We here at Maximum PC usually don’t cover drones, except for the ones that can be controlled using generic Android- or iOS-based smartphones and tablets. But we are left with little choice but to venture into Aviation Week territory when a story about military drones also features hackers, zero-day vulnerabilities and malware. You get the drift, don’t you? Hit the jump for more.
It was a cyber attack that sparked the current row between Google and the Chinese administration, leading Google to redirect all searches coming from China to its uncensored Hong Kong-based site. And the day began with the Guardian breaking the news of what appeared to be a fresh cyber attack against Google. The internet giant's corporate information sites were appearing in Chinese.
Even though a Google search for the term “Google executives” returned an English-language page at the very top of the search results, clicking on the link automatically redirected the user to a company page with all information in Chinese. The report also noted that the main corporate page “was also in Chinese and further directing users from there to the new non-censored Chinese version of Google.” With the inexplicable redirects coming straight after Google's exit from China, a cyber attack appeared to offer the best possible explaination.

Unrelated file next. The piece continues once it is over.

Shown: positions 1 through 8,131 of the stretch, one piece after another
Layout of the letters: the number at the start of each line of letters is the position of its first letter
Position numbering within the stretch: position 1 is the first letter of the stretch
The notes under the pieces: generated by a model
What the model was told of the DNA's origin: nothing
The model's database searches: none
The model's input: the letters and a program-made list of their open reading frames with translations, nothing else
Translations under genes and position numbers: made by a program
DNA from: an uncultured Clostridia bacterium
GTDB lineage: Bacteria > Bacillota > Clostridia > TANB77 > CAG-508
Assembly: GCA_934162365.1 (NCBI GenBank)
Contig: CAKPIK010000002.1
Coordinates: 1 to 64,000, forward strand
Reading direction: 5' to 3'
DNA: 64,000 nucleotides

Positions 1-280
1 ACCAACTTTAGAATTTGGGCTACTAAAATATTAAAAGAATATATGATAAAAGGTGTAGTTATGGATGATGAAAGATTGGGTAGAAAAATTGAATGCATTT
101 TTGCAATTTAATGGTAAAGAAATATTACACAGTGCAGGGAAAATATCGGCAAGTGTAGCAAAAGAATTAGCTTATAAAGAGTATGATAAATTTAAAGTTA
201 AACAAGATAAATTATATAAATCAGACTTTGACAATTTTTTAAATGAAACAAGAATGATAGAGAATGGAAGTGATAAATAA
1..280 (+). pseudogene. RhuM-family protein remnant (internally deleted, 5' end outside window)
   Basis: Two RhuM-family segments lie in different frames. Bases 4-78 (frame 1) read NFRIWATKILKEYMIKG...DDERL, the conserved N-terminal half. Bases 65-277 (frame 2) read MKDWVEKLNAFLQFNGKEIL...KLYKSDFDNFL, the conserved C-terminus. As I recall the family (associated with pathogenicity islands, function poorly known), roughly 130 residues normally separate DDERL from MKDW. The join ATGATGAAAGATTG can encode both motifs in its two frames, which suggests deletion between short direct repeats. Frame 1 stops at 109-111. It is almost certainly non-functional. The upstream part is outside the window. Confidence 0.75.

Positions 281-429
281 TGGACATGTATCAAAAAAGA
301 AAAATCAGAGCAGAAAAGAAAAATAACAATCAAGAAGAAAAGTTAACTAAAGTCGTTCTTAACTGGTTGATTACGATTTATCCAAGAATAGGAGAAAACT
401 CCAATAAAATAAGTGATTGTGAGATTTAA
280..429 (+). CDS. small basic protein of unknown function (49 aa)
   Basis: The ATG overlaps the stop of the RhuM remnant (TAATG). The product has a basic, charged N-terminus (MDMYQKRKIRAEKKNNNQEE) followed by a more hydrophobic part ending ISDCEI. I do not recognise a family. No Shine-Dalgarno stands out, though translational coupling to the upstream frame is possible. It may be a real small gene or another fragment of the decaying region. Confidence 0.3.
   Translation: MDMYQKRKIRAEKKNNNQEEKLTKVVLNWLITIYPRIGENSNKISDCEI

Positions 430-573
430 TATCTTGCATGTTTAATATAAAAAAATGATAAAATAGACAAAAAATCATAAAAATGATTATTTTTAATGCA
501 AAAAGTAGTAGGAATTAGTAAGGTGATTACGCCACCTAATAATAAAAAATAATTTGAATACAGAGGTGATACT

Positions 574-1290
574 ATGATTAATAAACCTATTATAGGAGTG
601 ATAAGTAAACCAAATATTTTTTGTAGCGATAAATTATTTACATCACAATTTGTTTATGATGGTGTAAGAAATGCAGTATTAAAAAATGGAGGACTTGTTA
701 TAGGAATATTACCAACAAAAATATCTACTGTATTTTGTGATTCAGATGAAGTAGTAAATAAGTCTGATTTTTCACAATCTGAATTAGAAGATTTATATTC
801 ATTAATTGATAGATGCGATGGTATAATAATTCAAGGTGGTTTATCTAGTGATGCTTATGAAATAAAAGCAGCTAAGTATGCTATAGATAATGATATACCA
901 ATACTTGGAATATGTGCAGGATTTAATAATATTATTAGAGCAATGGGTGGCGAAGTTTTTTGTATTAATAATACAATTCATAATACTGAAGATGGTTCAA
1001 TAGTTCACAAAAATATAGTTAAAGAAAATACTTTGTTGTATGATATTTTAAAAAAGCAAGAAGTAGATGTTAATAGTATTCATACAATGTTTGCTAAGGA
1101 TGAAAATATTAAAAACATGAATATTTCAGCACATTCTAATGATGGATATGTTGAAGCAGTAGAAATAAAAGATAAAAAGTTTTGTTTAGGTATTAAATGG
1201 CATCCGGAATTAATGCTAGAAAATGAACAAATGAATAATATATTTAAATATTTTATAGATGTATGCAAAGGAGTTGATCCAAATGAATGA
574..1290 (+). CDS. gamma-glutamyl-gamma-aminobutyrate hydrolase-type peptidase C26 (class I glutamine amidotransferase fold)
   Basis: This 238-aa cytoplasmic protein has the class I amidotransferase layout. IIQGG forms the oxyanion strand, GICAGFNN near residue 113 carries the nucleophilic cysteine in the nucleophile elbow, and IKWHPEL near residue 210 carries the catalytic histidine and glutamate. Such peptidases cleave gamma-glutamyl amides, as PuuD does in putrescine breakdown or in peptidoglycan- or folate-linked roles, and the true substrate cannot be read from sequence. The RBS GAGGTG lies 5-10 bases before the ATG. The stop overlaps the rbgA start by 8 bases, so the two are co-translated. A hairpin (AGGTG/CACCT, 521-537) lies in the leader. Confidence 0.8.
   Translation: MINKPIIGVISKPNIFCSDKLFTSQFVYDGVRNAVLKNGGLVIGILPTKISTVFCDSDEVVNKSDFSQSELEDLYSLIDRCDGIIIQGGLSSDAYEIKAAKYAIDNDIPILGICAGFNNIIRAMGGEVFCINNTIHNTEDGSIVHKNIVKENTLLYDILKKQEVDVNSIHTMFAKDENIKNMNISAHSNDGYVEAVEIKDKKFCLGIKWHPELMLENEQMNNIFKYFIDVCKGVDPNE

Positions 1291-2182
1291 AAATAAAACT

After it was revealed that some of the Asus Eee Box PCs sold in Japan came with a preloaded virus, the Taiwanese company ordered a recall of all such infected PCs. Now, Asus has placed the entire blame on a second-tier Chinese OEM that had been tasked with the responsibility of manufacturing Eee PCs for the Japanese market.
The unnamed OEM had been chosen in order to cut costs, but eventually became the source of embarrassment for Asus. The company now plans to transfer Japanese Eee Box PC orders to other second-tier OEMs.